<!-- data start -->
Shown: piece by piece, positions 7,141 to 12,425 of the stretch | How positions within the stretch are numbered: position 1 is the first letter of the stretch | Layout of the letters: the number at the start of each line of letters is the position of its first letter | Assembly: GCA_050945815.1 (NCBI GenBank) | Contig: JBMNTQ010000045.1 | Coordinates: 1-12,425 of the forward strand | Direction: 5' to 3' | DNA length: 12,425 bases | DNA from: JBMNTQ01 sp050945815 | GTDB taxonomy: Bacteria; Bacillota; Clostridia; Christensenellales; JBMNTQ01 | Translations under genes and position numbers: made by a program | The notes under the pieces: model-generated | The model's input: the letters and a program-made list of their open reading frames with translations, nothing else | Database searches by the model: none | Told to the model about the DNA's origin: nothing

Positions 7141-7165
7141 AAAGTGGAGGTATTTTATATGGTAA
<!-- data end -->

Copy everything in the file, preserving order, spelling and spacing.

Shown: piece by piece, positions 7,141 to 12,425 of the stretch | How positions within the stretch are numbered: position 1 is the first letter of the stretch | Layout of the letters: the number at the start of each line of letters is the position of its first letter | Assembly: GCA_050945815.1 (NCBI GenBank) | Contig: JBMNTQ010000045.1 | Coordinates: 1-12,425 of the forward strand | Direction: 5' to 3' | DNA length: 12,425 bases | DNA from: JBMNTQ01 sp050945815 | GTDB taxonomy: Bacteria; Bacillota; Clostridia; Christensenellales; JBMNTQ01 | Translations under genes and position numbers: made by a program | The notes under the pieces: model-generated | The model's input: the letters and a program-made list of their open reading frames with translations, nothing else | Database searches by the model: none | Told to the model about the DNA's origin: nothing

Positions 7141-7165
7141 AAAGTGGAGGTATTTTATATGGTAA